The New York Times headlines this morning—“A Pacific Island Nation Struggles in the Path of a Relentless Sea”—“The Marshall Islands Are Disappearing.” It’s a worthy, well-intended account asking readers to care about an island nation just six feet above the oceans’ rising tides—well-intentioned yet deeply flawed. Focused on Marshallese Tony deBrun’s tireless efforts to get wealthy nations to pay for raising all the buildings six feet to buy twenty years of survival time, the piece heads off US politician’s attitudes about why care for “foreigners.”
Aolepān Aorōkin M̧ajeļ is the Marshalls’ proper indigenous name. It’s an ancient archipelago of over 1,000 once volcanic atolls seemingly remote and removed from the rest of humanity. In this seemingly isolated place so many issues past and future converge. Besides the worlds garbage washing onto the shoreline (Pacific Gyre anyone?), Mr. deBrun recalls fishing with his grandfather at age nine when, “Within seconds, the entire sky had turned red, like a fishbowl had been put over my head, and blood poured over it.” This was the detonation of one of sixty-seven nuclear bombs detonated by the US military nearby.
What’s wrong with the Times feature? It resorts to the liberal (elite) language of philanthropy to justify why we should care. In the very first paragraphs, these Polynesian peoples are referred to as slum dwellers with thirteen living in a four-room shack. In terms of US eugenics-infused linguistic norms, these people must not work hard, must be “backwards,” and somehow deserve such a fate. This is an outdated Progressivist top-down policy logic, which quickly falls into the trap of conservative fundamentalist who justify their overwhelming wealth and power. Why should “we” bail them out when they’ve not been able to work their way out of these places? With such reactive policy logics, the US should not be responsible for un-Protestant-like sloth.
What’s this got to do with Artist-in-Residence Jack Gray? Simply—in the midst of frequent violence and violation at home and abroad—this culture seems incapable of finding its way in the world other than exerting its global commercial and military power. We need a spiritual renaissance that reinvents our understanding of what’s important, what’s valuable. The billionaires cannot get us out of this mess. We need something more fundamental than a hubris and philanthropy.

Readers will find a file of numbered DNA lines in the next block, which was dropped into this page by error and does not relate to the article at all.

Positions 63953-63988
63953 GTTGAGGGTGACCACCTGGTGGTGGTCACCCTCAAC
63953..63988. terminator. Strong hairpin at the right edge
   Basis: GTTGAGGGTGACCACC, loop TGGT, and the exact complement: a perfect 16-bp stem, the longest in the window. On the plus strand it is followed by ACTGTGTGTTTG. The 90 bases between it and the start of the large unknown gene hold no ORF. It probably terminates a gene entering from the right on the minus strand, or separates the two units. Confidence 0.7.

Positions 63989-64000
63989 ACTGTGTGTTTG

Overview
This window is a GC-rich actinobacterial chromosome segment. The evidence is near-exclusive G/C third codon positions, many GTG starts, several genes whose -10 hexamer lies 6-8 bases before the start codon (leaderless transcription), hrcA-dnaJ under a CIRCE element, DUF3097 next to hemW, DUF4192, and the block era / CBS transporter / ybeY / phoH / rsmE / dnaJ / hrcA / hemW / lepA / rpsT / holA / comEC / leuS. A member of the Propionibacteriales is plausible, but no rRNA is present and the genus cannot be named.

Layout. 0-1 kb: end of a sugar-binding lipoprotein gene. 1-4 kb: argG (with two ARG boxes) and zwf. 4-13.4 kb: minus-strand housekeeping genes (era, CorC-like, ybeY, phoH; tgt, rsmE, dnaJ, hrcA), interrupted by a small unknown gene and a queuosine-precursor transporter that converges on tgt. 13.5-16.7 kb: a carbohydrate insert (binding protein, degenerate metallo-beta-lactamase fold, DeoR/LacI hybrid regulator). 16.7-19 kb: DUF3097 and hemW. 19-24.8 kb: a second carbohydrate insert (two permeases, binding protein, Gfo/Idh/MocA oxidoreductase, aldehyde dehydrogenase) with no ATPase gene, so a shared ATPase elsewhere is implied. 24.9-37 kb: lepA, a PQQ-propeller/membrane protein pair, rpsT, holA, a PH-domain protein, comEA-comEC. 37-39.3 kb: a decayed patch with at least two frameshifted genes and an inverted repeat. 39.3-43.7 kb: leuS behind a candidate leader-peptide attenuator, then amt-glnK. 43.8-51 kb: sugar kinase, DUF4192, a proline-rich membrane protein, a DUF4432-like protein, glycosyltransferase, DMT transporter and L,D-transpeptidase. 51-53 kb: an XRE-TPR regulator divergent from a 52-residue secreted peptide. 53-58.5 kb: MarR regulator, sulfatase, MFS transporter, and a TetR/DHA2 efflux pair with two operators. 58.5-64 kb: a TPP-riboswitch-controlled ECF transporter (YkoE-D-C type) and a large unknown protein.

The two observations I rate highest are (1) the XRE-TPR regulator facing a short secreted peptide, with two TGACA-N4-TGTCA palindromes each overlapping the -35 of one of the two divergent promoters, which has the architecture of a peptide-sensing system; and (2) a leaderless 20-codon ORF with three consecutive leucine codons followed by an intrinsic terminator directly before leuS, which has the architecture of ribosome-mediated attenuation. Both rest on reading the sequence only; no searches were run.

We need to rediscover core values anew. Recognizing deeper human knowledge and resourcefulness seems key. Here recognizing Indigenous Marshall Islanders’ deep knowledge of oceanic navigation and this culture as a global inventive treasure is critical. Their close observation of the horizon at sunrise and sunset, the study of ocean waves, of birds and sea life, and understanding the stars have enabled navigators to wayfind across vast stretches of waters as large as the north American continent. This was a great technical accomplishment to be sure, but more importantly one that is infused with deep understanding of the natural and celestial worlds.
Jack Gray, grounded in a decolonizing Maori–Indigenous methodology and worldview, will work with us in connecting up with the foundational knowledge base of Manhattan itself – that of the Lenni Lenape peoples which in Algonquian refers to “original” peoples. If we can’t come to terms with decolonizing our understanding of where we are here, how can we presume to understand those we’re constantly othering? If we can’t recover this continent’s ancient, pre-colonial knowledge, how are we to survive? Like the first Pilgrims, we would be lost and not survive. (Ric Burns and Lishin Yu’s The Pilgrims is well worth seeing for a more accurate history.)
We need to walk amidst the haunted ruins of this island of Mannahatta to be able to feel the struggles in the Pacific are also ours. In response to “so what?” we need a renaissance of our spirit and understanding.
Photographs: Jinki Cambronero